Not The Worst Storm–The Worst Time

Travel on Wednesday will be demanding. Air travel will present its own special hell.

Model Analyses and Guidance

I continue to look at the numbers for Wednesday’s storm in the Northeast. Not the worst, but certainly at the worst time. Wednesday. Day before Thanksgiving. You get it.

By this time all the TV mets should be saying the same thing. The guidance is straightforward and consistent.

The exact numbers don’t matter. There will be enough to plow inland. On the shoreline slushier.

Rain then snow in DC before dawn. By sunrise I-95 will be wet from Ft. Lauderdale to Fort Lee!

In Connecticut the action begins in the morning. Schools and businesses might have to make decisions before there’s anything falling.

The snow (and mixed precipitation on the shore) will continue until around midnight before tapering to snow showers and flurries.

Travel on Wednesday will be demanding. Air travel will present its own special hell.

Our spare bedroom is available.

Colgan Air Disgusts Me

We’ve all had bad bosses, but most of us have assumed they didn’t run things in critical sectors like hospitals and airlines. Surprise! They are there too.


I have been interested in and read as much as I can about the crash of Continental 3407 this past winter in Clarence, NY, outside Buffalo. There are two things to be learned from the accident (probably more, but I’m writing about the two most obvious).

First, air travel is very safe with an intricate mesh of safety features and procedures. Missing one or even a few is OK because the system is designed to be fault tolerant. That’s a good thing and why we all are happier to fly a long distance than drive it.

There is, however, a finite limit to how far you can push that margin of safety–as we’ve seen.

Second, there are bad bosses and bad operators in every field. We’ve all had bad bosses, but most of us have assumed they didn’t run things in critical sectors like hospitals and airlines. Surprise! They are there too.

Reading the NTSB hearing transcripts and other evidence in this crash it seems to me the operators of this flight had too much confidence the system was unbreakably safe. They cut corners knowing a few errors wouldn’t bring a plane down–until it did.

It seems the pilot and co-pilot were not rested, undisciplined and poorly trained. Beyond that, this particular plane though a well respected workhorse had a few quirky features they hadn’t been trained on.

From Flightglobal: The pilots also selected a switch that adds 20kt (37km/h) airspeed to stick shaker and stick pusher stall warning system trip levels, a safety factor that takes into account the fact that wing ice might increase the aircraft’s stalling speed.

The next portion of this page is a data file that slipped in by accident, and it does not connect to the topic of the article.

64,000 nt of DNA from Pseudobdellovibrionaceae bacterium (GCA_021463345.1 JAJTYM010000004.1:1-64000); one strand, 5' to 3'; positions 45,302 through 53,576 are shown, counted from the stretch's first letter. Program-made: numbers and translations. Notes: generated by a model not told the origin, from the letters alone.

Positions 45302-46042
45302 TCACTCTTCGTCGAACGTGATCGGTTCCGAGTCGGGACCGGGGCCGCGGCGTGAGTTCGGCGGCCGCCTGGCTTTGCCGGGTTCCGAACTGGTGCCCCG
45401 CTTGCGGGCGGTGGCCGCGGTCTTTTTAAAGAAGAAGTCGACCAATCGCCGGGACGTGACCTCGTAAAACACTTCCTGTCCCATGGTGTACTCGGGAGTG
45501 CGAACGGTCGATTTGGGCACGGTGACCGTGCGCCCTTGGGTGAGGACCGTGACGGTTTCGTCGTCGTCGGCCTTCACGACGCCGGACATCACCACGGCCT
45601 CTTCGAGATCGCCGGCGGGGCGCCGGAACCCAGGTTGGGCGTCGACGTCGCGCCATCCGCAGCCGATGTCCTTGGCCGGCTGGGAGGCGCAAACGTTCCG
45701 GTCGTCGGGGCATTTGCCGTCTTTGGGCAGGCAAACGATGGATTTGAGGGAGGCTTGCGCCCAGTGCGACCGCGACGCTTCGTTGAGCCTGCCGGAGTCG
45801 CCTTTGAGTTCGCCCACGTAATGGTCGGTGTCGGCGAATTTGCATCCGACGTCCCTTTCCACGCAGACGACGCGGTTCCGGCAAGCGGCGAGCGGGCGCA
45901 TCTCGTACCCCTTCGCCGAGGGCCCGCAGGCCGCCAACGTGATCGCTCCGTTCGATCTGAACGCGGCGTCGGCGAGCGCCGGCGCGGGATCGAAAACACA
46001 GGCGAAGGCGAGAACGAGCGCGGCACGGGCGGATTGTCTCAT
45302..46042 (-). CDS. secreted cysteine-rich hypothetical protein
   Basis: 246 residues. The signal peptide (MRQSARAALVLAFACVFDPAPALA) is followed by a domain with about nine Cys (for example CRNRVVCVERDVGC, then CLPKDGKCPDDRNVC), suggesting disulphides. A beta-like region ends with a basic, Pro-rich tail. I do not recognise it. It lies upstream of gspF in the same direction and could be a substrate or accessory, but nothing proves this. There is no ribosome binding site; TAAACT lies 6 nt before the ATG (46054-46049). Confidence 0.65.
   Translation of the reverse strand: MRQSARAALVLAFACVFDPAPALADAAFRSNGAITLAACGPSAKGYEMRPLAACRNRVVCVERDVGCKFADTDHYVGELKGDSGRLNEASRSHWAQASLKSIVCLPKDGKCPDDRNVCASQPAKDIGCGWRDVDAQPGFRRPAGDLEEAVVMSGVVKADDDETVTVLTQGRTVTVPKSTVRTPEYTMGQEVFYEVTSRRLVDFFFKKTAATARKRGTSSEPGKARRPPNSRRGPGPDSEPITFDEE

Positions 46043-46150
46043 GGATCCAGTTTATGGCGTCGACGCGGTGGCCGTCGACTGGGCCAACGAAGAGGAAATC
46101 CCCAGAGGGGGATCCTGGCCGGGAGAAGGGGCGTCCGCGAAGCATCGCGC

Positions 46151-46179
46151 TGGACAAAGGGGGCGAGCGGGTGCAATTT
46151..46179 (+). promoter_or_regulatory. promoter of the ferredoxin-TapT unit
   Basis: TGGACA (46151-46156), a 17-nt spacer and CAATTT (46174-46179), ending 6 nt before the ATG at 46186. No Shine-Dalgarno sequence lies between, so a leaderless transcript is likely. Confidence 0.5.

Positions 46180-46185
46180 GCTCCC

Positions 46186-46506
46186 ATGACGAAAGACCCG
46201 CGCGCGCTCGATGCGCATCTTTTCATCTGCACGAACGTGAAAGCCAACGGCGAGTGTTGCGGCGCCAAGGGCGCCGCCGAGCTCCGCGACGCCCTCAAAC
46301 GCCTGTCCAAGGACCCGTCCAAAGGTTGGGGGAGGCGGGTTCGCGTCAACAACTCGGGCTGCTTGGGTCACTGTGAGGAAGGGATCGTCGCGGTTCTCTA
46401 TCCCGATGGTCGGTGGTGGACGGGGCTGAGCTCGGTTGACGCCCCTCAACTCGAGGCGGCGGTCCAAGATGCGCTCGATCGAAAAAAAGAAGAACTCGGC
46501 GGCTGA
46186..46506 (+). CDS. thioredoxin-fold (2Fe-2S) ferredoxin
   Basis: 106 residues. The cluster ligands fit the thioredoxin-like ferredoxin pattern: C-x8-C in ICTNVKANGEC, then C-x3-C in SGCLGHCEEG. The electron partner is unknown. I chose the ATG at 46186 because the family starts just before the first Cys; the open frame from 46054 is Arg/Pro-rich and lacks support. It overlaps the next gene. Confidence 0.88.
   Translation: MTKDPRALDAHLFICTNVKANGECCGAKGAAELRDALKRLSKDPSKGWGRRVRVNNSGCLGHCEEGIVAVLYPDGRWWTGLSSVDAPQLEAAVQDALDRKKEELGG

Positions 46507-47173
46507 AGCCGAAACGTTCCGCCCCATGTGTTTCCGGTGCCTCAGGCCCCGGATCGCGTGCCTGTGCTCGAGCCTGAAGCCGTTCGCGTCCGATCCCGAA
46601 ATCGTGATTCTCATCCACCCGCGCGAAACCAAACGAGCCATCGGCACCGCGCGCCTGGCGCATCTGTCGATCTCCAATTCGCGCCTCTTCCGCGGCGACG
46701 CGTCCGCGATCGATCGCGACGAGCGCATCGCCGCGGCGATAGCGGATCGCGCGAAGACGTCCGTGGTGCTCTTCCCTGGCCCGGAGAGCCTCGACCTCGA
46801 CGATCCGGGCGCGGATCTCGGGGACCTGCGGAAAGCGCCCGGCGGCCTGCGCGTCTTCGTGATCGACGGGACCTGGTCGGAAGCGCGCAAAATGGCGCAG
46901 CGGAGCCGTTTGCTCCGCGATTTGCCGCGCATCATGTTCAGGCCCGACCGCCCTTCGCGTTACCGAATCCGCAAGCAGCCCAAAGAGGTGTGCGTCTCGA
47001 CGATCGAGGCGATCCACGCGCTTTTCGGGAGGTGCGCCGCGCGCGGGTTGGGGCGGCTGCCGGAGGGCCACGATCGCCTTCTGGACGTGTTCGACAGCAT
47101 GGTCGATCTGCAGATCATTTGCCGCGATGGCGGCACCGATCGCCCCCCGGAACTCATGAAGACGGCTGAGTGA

The stick shaker activated because of this arbitrary setting, not because the plane had actually stalled (lost its lift). As I understand it that’s not the way most other transport aircraft operate. If the pilot had known that maybe he would have acted differently? Probably.

It’s reported the co-pilot made around $16,000 last year while the 47 old pilot made about $55,000. That income level impacted the operation. Neither could afford to live where they flew. How could a skilled, career oriented pilot choose to fly for Colgan?

Prior to the flight the pilot slept in a crew lounge. Though doing that was against company policy, the lounge was configured in a way which facilitated using it instead of paying for a hotel. Colgan should have known this. The co-pilot flew cross-country the previous night to get to work.

We cannot get back the poor souls who died aboard that flight. Of course that is the tragedy. I hope prosecutors take a very close look at Colgan’s actions and criminal charges, if warranted, are pressed. In that regard prosecutors should be strict.

One last thing. This Colgan flight flew with the Continental name and livery on the plane and tickets. I’m not sure how responsible Continental is, but maybe it’s time we stopped little operations flying with the more respectable name of their partners… or held the named carrier to blame.

Loose Ends

I’m off to Florida this afternoon. First, another trip to get my glasses problem fixed, then a haircut.

I plan on checking no bags. Much of Helaine and my discussions last night centered on what can and cannot be brought on an airplane. My deodorant is 3&#188 oz. Anything over 3 oz is considered a lethal weapon by TSA&#185.

I’m taking it anyway. What a rebel.

The trip to Florida will take about five hours. That includes a 1:35 stopover in Baltimore. As I remember, they have pretty good WiFi coverage in the terminal.

Air travel may be cheaper than ever, but it’s not any faster. Even Southwest, who claims to not be a hub and spoke airline, shuttles a lot of people through Baltimore and Las Vegas, which sure seem like hub airports.

I have some tutorials for Javascript and PHP, two computer languages, I’m taking along. I plan on spending my travel time learning to better program. Last night my mom asked why I was doing that? Is it OK to say, I don’t know?